New week, new Rust! What are you folks up to?
I’ve create a new crate nmap-analyze that compares nmap scan results with a group based port specification to check for deviation of open ports. It analyzes nmap results in XML format together with an ip-to-group mapping and a port specification for each group. It generates a human readable table of violating port states and an JSND document for post-processing.
We run a rather large amount of EC2 instances in AWS with only some of them exposed to the Internet either directly or via ELBs and ALBs. In order to quickly find unintentionally exposed ports and thus, misconfigured security groups, we run nmap daily and compare the scan results with a curated port specifications.
nmap-analyze is currently at v0.1 but already fulfills our basic requirements. Plan for this week it to add some documentation, a brew recipe, and publish a Debian package.
Keep learning Rust and migrating one of my projects from Go to Rust.
Started doing overhaul in the svgbob optimizer.
The algorithm to merge lines and text has been reworked to properly and efficiently trace elements that can be reduced and merged.
An up-to-date DEMO is setup to showcase the improvements.
The resulting SVG by default is now separated into primitive lines. This update now also includes ability to draw diagrams with broken lines (previously all solid lines).
Future improvement would be to detect group of lines into shapes such as rect, polylines.
Group of arcs will be detected to form a big circle. This will allow the user to further improve the resulting image by using SVG editor such as Inkscape.
I have a couple on-going efforts in
uom (type-safe zero-cost dimensional analysis) that I’m planning to work on this week. The first is going through build scripts in an effort to reduce CI build times and the second is to finish reviewing the changes to support thermodynamic temperature and temperature interval and merge those changes in to master.
Working on a blog post on how to use interior mutability in Rust to test code that remembers a handle to something that you need to chage from the test, e.g. a clock.
The first version is out under - https://blog.cyplo.net/posts/2018/07/rust-injection.html - would appreciate any feedback on this, especially if it makes sense
Oh, a new week…so fast. Ok, i am continue creating my software rendering and image synthesis application. The performance critical parts are written in rust.
But, currently there is not enough time for me and my pet project. The real life consumes all…may be later…happy rusting
I’m working on implementing the netdb header for relibc. It’s come a long way for us to be able to implement such high-level headers.
I’ve blogged about a dlopen issue (which has been fixed). I’d like to post about Rust consistently (weekly or bi-weekly) on this blog, but don’t have a concrete plan yet.
I’m having an open pull request against rust-security-framework to support ALPN. Hope it will be merged this week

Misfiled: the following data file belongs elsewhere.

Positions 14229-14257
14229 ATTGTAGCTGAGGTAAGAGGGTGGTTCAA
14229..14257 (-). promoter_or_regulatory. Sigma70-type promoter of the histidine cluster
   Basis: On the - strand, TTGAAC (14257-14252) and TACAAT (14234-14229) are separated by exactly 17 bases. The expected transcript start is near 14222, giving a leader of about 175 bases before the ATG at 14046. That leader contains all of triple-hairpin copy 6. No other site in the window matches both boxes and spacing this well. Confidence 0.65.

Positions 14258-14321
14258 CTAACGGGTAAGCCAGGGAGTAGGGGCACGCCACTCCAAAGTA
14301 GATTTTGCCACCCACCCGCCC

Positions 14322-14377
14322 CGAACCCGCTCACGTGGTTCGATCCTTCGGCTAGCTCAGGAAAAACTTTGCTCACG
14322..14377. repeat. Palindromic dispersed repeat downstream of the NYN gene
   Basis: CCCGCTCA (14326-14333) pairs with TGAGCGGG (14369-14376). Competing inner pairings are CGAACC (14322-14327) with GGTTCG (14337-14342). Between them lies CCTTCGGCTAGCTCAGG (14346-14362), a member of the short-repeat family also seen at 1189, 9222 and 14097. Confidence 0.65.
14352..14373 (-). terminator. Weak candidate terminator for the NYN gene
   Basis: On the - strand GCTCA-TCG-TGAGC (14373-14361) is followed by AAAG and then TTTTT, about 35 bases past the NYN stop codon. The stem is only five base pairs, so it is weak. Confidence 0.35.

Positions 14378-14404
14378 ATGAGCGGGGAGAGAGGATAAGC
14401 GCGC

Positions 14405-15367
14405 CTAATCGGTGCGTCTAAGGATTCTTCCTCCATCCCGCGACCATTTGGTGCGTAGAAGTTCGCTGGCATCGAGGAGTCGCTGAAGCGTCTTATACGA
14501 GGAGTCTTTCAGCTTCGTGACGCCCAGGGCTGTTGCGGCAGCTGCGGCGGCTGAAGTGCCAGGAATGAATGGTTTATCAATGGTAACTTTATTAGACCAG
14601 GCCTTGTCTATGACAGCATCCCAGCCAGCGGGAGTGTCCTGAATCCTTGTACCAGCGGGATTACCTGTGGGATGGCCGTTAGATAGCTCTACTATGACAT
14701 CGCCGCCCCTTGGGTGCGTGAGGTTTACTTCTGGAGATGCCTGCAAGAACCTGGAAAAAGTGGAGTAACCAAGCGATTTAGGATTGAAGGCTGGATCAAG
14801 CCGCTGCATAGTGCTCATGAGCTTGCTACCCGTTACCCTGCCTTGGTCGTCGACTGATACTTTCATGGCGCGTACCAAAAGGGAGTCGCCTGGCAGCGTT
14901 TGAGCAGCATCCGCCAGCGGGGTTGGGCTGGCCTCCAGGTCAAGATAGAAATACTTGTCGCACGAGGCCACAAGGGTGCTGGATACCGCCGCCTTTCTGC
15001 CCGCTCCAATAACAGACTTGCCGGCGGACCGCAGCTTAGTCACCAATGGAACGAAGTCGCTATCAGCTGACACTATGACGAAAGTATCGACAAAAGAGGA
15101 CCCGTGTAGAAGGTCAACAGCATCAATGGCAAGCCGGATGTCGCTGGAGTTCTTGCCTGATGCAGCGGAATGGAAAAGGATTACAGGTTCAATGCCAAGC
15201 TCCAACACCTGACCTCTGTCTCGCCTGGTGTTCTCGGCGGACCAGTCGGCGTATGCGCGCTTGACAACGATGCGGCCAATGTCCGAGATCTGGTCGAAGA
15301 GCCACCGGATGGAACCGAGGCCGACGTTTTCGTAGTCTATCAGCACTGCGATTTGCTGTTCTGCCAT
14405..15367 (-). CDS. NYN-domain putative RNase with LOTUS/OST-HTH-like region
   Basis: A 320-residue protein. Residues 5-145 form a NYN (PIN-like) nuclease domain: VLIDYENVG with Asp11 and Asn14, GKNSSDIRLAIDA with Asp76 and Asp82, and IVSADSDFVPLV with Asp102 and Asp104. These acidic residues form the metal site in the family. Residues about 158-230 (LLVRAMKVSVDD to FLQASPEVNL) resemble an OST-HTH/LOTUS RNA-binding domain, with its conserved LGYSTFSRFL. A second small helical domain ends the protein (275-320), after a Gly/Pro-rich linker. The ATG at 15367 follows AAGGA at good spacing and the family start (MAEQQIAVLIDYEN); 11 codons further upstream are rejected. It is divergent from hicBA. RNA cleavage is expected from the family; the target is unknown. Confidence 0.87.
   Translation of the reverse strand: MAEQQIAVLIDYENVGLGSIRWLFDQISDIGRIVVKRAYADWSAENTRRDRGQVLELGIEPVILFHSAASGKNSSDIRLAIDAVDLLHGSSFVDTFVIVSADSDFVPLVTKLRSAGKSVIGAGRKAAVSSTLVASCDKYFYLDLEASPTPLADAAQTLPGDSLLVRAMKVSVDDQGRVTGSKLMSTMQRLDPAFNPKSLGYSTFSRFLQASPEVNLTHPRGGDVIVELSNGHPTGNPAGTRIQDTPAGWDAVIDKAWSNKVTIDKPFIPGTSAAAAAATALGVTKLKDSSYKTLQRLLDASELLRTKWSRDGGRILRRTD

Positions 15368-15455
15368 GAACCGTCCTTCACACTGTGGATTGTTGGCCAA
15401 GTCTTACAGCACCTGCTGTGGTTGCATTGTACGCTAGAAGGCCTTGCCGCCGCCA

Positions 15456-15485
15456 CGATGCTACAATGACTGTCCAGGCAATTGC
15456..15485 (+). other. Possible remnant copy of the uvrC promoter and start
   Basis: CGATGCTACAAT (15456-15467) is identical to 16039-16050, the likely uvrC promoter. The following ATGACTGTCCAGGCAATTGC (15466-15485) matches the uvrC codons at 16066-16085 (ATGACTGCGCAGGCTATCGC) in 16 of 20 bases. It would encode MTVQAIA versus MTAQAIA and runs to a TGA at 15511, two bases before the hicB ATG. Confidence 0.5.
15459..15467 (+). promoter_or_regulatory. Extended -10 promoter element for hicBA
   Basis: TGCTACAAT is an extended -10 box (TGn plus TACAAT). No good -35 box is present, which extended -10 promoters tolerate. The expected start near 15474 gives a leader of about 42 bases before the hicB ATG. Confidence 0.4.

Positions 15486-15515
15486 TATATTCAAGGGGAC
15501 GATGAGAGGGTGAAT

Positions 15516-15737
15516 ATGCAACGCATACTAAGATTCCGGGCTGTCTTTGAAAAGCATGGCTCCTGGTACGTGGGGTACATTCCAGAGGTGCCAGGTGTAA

Working on FlowBetween, my animation editor. The past couple of weeks have made it finally start to come together and look like an actual application rather than a pile of experiments. I’m going to need to update the readme fairly soon.
Last week got the basics of the file chooser working: the new pipe functions in desync let me write a new stream binding to turn events like ‘new file’ into UI model updates. There’s a lot of work left here but I’m moving on because this project is big and I’m taking a ‘broad, then deep’ approach to development.
This week I’ve moved on to the layer editor, which has been a bit of a gaping hole in the main UI for some time. Adding it in, even nonfunctional, gives the UI a much more ‘completed’ feel even if eveything is still a bit shallow in terms of implementation. Turns out I want to use the stream binding again for updating the layer list - it’s pretty similar to last week’s file list (also turns out that adding the new panel has broken my hacked-together Gtk layout engine again, so there’s some fixing needed there).
I did work on three issues this week and was able to close them. Basically I wanted to be able to use
Float image textures as well as
Spectrum textures (which I had implemented already). While working on it I found a bug, in case the scene description was missing the
Integrator line (which was really easy to fix - the default string was wrong). I also needed a better test scene to see that those
Float textures are read and handled correctly. Therefore I added a scene for bump mapping which had one imagemap texture to control where the bump mapping is supposed to happen, and one ScaleTexture to scale the effect (by a constant value).
I’m still on vacation/sabatical, although:
I’m working on a blogpost which I will submit to “Call for
Participation” with a list of stuff that can be done in the
imag project. Of course I will try to classify
them in easy/medium/hard and by size of the task…
Besides that I’m working on some patches, but as I get free wifi about
once a week the write-push-travisci loop is really long!
Working on rewriting sandboxfs (which I originally wrote in Go) in Rust as I learn the language.
I actually already rewrote it about a month ago as a throwaway prototype to measure the performance gains of the Rust variant over the Go one. Performance was significantly better and the safety of the code much, much better, so I was sold on the idea to do this rewrite for real
BTW, hello everyone! First post.